The Adaptability of Research and it’s Presentation to the Public

With the various sources of information available today we really have multiple choices of the decision that we make. Let me clarify. There is probably a significant amount of data available on most subject matter to support an answer of yes or no to the same question. Just take your pick. This is occurring with multiple arguments concerning research (whether business, medicine, politics, etc) throughout this country and  the world. There was a recent report that vitamins are not good for you. So should we stop taking vitamins? Not yet. Wait a few weeks and there may be another report that will make you want to take them again.

Without going into the proper guidelines and ethics for developing and reviewing research projects, there should be a general premise from which all research should originate; the researcher should attempt to be unbias. We all see the reports of bias research done by so called independents that help verify a company’s product. There are also tons of examples of unethical behaviors by individuals and corporations concerning research. But how do we get to a point where the research speaks for itself? We may never get there.

Research results can be totally sound but can be presented in a bias manner by the presenter. Data and info can be manipulated to meet the suitor.  A presenter who has a hidden agenda can easily be believed by an audience who is receptive of that agenda.  I don’t want you to think badly about anyone so you should know that many times people do not recognize when they are being bias.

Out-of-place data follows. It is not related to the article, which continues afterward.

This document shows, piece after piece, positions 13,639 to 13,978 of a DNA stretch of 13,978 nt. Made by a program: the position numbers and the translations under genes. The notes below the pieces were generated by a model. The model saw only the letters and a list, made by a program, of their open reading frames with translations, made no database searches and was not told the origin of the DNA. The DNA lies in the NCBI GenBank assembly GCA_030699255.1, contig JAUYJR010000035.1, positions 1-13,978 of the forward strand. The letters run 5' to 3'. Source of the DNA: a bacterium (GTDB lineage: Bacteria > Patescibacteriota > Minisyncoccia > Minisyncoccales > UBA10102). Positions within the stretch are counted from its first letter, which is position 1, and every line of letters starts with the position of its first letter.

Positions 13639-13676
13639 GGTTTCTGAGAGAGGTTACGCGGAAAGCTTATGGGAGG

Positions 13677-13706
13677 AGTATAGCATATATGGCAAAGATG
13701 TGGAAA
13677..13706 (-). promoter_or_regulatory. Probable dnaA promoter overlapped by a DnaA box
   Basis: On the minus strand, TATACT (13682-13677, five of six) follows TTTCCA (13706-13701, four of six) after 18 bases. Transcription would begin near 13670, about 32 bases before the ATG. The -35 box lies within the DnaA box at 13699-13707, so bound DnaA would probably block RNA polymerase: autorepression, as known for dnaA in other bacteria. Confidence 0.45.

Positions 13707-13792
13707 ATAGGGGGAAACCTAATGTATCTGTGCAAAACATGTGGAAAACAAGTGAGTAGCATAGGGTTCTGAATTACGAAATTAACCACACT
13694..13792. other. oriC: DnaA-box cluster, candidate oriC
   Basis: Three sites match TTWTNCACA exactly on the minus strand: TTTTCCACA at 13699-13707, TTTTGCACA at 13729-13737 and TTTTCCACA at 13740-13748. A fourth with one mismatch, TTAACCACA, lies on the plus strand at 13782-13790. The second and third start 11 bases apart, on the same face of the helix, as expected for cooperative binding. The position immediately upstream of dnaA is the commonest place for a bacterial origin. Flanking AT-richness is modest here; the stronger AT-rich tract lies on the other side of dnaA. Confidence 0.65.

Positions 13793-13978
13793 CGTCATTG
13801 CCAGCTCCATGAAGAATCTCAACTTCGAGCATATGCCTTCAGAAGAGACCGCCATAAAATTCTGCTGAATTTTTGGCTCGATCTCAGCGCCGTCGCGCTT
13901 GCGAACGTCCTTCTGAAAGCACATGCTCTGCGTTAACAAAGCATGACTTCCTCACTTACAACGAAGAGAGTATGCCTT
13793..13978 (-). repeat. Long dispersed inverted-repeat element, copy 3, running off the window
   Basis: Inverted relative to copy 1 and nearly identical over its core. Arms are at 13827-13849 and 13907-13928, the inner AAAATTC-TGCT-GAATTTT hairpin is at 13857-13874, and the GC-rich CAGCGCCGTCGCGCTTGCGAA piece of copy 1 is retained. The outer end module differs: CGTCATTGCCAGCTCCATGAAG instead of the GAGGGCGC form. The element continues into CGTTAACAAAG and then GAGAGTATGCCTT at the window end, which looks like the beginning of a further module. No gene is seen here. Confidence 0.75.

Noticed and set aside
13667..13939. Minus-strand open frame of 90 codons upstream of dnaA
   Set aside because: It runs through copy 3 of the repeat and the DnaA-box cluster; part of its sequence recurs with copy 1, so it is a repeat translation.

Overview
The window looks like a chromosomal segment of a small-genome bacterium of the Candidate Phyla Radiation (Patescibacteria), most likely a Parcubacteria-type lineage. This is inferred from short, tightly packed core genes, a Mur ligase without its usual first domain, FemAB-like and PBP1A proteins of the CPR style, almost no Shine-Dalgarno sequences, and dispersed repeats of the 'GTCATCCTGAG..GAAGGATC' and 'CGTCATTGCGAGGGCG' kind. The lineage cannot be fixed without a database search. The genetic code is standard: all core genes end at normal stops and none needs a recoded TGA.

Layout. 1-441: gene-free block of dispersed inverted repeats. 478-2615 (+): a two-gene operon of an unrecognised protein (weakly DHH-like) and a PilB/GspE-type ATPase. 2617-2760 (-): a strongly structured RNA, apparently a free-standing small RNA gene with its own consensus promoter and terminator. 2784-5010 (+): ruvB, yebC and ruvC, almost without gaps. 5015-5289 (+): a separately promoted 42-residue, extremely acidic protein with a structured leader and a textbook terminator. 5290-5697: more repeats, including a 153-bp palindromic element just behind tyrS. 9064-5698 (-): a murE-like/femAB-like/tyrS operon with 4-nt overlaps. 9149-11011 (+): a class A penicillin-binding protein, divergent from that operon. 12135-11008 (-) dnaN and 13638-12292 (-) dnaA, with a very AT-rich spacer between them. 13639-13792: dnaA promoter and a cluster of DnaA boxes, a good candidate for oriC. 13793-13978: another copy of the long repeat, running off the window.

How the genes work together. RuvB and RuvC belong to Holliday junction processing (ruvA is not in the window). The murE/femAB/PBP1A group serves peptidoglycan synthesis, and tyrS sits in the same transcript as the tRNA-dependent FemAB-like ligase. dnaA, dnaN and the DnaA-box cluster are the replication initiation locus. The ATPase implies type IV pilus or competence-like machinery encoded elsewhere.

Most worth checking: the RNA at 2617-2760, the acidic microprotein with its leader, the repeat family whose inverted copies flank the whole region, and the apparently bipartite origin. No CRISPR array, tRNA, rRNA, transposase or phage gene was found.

Common sense is always a good tool to have in the tool box. We can never get rid of all bias but we can do our own investigation to attempt to get the most reliable info that we can. Then we should use our best judgement to consider the bias of the presenter. And last but not least, we must look at our own bias. So when you hear a report such as the recent one about vitamins, first consider other reports that support this point of view and those that don’t. Then go through your common sense check list. You may not get to the truth but you would have done due dilligence to come to a decision that will be best for your health or business or etc. Oh yeah, talk to a professional but remember they can be bias too.

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Rajesh

October 25th, 2012
10:18 am

above (maybe it was me :-) ?… the guys who really know they can go hang with the other guys any time they want, tend not to have such rigid “no girls aollwed ever!! attitudes.One woman golfing with them every now and then, or joining them for coffee, doesn’t change the whole group dynamic where they suddenly can’t be themselves or act regularly. She is a guest at their table, so to speak. These men, I’ve found, also don’t express sadness or sympathy to a guy whose wife maybe bears a daughter either. (To me, there’s nothing sadder than the insecurity shown when that whiff of sexism comes out… like your whole life/lifestyle as a man will change because you didn’t transmit that extra chromosome. It’s more underground now, but I’ve it seen it there up close in those more insecure in their maleness.)My favorites are the guys who have their guy times, but also have family time too: hunting together on Thanksgiving Day after the meal ends. Pond skating on the holidays with the family after the inside festivities wrap up. Teaching the boys and girls good hunter safety rules, even if the child — of either gender — ultimately decides to pursue something else, concentrate on another sport say. And fishing too — that’s one that plenty of individuals like, girls and guys. If you’ve made room for same-sex bonding traditions in your schedule, and respect family together times too, chances are you’re better balanced, healthier for being outside, and more likely to raise strong sons and daughters. Ironically, with enough same-sex times built in, there really does seem to be less stereotypical comments and attitudes spawned in making generalities about the opposite sex, I’ve found. Which is natural, really…

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